Landen Gambill was not threatened with expulsion for “admitting” she was raped nor for “intimidating” her rapist. These claims are totally vacuous. So what did happen, and what if anything did the University of North Carolina at Chapel Hill do wrong?

Miss Gambill was in a relationship with another student. This ended in November 2011. Three months later, she accused this student of raping her. She has now gone on film claiming he raped her repeatedly.

Rather than report these alleged rapes to the police, she went to the university authorities. It may seem strange, but this appears to be the correct procedure. Or is it so strange? Clearly if someone had been murdered or severely beaten, the university would have called in the police. If Miss Gambill had been found battered, bruised and obviously raped, they would have surely called in the police then too, indeed it would have been negligent for them not to do so, because forensic evidence could have been collected, photographs taken, etc. What forensic or other evidence could there have been of an alleged rape or alleged series of rapes that happened two or three months previously? Unless one or more of them were witnessed, or caught on CCTV, or the alleged victim reported a serious physical injury, none.

So the university was faced with a she said/he said situation.

They investigated this apparently in some depth, and concluded that Miss Gambill’s claims were at best not tenable, and at worse that she was unworthy of belief. If she had then gone to the police, and it came out that she was telling a pack of lies, she could have been charged with filing a false rape allegation, so the university may well have done her a favour.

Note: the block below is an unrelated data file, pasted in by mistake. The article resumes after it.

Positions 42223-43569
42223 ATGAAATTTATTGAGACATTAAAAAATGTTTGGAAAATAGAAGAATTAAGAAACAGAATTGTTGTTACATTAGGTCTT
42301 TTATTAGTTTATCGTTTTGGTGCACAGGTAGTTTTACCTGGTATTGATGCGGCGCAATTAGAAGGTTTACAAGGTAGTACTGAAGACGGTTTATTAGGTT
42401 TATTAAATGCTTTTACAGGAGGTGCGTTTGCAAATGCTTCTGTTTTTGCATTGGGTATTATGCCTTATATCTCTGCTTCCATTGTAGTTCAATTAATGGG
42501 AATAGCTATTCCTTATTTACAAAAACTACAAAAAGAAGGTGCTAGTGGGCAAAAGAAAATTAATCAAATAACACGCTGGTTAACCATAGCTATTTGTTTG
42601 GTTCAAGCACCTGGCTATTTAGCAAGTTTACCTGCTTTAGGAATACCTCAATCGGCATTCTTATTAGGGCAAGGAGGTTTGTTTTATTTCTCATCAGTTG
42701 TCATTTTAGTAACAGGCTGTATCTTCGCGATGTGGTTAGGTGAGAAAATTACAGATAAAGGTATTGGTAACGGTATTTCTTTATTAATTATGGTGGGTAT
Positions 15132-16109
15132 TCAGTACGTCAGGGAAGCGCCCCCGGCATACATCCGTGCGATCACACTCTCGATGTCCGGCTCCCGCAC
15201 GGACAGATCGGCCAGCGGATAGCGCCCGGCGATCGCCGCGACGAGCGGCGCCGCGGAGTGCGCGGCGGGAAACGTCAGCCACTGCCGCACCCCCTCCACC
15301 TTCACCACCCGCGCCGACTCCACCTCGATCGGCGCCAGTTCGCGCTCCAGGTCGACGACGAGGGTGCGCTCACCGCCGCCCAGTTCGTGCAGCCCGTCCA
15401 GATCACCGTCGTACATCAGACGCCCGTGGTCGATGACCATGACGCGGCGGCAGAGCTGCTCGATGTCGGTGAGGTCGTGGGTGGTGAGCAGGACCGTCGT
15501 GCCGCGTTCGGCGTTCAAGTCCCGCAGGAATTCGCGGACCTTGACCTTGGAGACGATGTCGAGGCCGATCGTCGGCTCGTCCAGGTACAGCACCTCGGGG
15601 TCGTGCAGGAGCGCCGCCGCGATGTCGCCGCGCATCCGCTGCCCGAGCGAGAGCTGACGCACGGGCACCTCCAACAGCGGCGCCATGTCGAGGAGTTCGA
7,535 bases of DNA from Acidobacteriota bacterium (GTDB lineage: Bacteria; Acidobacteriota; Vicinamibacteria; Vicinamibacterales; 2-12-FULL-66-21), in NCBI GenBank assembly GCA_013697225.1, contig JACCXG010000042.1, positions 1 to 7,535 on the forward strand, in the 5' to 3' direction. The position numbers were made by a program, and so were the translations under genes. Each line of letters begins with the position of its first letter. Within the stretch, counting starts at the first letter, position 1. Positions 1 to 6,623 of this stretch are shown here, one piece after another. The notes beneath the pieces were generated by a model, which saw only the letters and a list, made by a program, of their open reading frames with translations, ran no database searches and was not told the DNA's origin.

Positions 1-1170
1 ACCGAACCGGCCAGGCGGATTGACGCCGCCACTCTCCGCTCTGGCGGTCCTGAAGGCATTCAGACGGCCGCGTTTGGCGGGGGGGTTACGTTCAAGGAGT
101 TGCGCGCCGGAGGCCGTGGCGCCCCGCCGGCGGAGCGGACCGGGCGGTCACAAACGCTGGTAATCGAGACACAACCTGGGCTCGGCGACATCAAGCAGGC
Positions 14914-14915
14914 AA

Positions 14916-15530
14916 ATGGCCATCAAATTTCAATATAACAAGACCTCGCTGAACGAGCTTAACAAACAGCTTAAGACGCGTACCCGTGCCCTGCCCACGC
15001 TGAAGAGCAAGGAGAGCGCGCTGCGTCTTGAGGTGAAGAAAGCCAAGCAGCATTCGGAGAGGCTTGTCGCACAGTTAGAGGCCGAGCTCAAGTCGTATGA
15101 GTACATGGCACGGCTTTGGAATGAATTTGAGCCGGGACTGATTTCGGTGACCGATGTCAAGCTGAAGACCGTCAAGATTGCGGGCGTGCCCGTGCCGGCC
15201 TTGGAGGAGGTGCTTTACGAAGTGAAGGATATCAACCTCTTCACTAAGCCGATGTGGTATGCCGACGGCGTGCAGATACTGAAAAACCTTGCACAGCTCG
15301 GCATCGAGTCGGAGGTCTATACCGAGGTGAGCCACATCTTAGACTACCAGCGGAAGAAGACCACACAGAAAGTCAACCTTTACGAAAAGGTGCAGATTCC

Miss Gambill was most unhappy with the questions that were put to her by the University Hearings Board (not by the honor court), but does she have a right to be?

Anyone who reports an alleged crime, be it a burglary, an assault or whatever, will be expected to give the police some details. Is this so unreasonable? Imagine a bodybuilder or martial arts exponent reports an assault. A police officer might ask reasonably did you defend yourself, did you hit back, and if not why not?

If a householder comes home late and finds he has been burgled, he might not report it until the next day, but if he waits two or three months, what are the police likely to say? Why didn’t you tell us at once? We might have found fingerprints or other forensic evidence.